For those tired of back-to-back puzzling, there are other activities. Again, this has changed with the different festivals, but when we visited there were carnival skill games (£1 a play, to win a rosette and possible citizenship), platypus fishing and a boat ride. We had a few goes at the carnival games – really fun, some much harder than others! – but otherwise concentrated on the trails. The boat ride in particular had long queues for most of the afternoon, and we didn’t want to lose the time. The shops, which are intrinsic parts of the puzzle trails, have actual merchandise you can buy. We are maybe a bit tight to justify the spend, but window shopping was nice. There are also various food and drink outlets – burgers, nachos, icecream, a bar, and we had a nice rest at a covered table by the lake to eat. There’s reasonable choice, including vegetarian and vegan options and, although it isn’t cheap, it would be fairly standard prices for a London activity. There are cafes and the like in the nearby area (between Phantom Peak and the tube station), so it would be easy enough to forego food in the venue, although you’d have to have stronger resistance to temptation than us when faced with chocolate hazelnut icecream.
Any negatives? From a purely objective point of view, the puzzle trails did lead us back and forth across the town a lot more than felt strictly necessary. We certainly got our Fitbit steps in, but it could get a little frustrating (“right, back to where we’ve just been!”). The visitor capacity is limited, but it still got quite busy, so we were pushing through the crowds a little on the narrow walkways. Polite request to visitors in larger groups: have a bit more consideration and please don’t stand in a penguin huddle in the middle of the path discussing where you want to go next! That would be a downside to attending with young kids and a buggy or a wheelchair would be difficult. The venue is clearly set up to be accessible with step-free access, but congestion round some areas – particularly the carnival games and the more popular characters – could make for a test of patience. However, since we visited, the venue has expanded considerably, with new indoor areas opening up, which could have alleviated this situation somewhat.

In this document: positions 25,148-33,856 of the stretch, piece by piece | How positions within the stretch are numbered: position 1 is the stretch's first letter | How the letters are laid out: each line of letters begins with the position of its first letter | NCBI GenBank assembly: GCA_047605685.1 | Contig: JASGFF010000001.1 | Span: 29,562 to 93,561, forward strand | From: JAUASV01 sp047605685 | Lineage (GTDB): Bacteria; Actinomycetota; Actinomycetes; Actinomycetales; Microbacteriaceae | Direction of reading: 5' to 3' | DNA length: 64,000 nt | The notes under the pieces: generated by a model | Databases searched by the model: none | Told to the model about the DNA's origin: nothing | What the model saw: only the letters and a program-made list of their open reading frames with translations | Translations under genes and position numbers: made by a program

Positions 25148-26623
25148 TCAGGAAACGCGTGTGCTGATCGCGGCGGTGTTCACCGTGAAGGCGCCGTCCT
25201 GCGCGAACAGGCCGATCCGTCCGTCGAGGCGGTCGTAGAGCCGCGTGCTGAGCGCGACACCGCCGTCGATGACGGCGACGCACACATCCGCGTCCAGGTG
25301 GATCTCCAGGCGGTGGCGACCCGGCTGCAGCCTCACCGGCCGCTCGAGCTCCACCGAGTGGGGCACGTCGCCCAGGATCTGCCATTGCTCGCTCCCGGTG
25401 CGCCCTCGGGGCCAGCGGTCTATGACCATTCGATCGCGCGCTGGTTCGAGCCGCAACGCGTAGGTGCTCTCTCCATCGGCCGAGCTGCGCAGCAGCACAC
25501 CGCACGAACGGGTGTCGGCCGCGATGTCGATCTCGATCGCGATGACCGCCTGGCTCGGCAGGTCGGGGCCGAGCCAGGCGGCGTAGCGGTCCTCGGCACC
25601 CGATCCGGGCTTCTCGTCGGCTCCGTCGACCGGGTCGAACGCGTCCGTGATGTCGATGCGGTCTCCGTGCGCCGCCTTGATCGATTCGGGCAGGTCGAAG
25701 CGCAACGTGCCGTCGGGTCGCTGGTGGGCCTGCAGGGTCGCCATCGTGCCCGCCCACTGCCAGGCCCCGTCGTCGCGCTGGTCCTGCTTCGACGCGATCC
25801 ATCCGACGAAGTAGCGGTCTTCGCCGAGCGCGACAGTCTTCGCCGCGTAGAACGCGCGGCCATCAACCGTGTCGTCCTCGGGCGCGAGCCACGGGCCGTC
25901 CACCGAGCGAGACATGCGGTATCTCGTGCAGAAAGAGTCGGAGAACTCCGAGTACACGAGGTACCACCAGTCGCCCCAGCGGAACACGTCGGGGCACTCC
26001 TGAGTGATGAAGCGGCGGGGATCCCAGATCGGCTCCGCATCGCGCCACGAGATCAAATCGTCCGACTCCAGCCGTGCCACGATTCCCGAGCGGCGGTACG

We found though that the potential negatives were nothing compared to the sheer joy of spending time in this mad, friendly, intriguing little bubble. We laughed so much, felt so welcome and loved the sense of achievement of collecting our Phantom Peak cards. We were really sad when our time was up and still had plenty to explore. Our first reaction was “when can we come back?”. We missed out on Hallowed Peak, the festival at October half-term, but are booking for the current season of Wintermas. The promise of waffles and hot chocolate would have been enough to draw us in, but we also can’t wait to explore the expanded town. I’d recommend this for anyone wanting a truly unusual immersive activity. This may not be an Escape Room, but the experience it provides is a wonderful escape into a crazy, fascinating world.
- Storyline: Strange things happening in the mysterious mining town, following a dramatic accident and an all-powerful corporation takeover. Individual storylines vary from the bonkers (Platypusman!) to the sinister (murder! ghosts! industrial espionage!).
- Theming and Set: Attention to detail is fabulous and surroundings are brilliantly immersive.
- Searching: Free-range exploration is a big part of this.
- Puzzles: We had one that we actually got stuck on, although we knew what to do. The rest varied from very simple to cutely solvable.
- Physicality: Be prepared to walk. Some of the carnival games were knackering, too!
- Scare factor: There is a little bit of a sinister vibe to some parts, but strongly undercut by lovely humour and friendliness. You can choose a family-friendly option on the trails.
- Company Age Guidance: “Phantom Peak is for persons of all ages to explore and enjoy. We do ask that any under 16’s be accompanied by an adult. Phantom Peak will have two Daytime shows, one on a Saturday 11:30 – 16:30 and Sunday between 13:00 – 18:00, which will be more appropriate for families with younger children.”
- Age suitability: Tweens and teens (if they can cope with potential cringe of talking to actors) will love it. Much younger kids would need a careful eye, as there are areas of open water and potential crowds. Personally, I would not have enjoyed bringing a buggy in, and visitors with papoose babies probably had the right idea. Even so, I’ve been raving enthusiastically about it to everyone I’ve met since, whatever their age!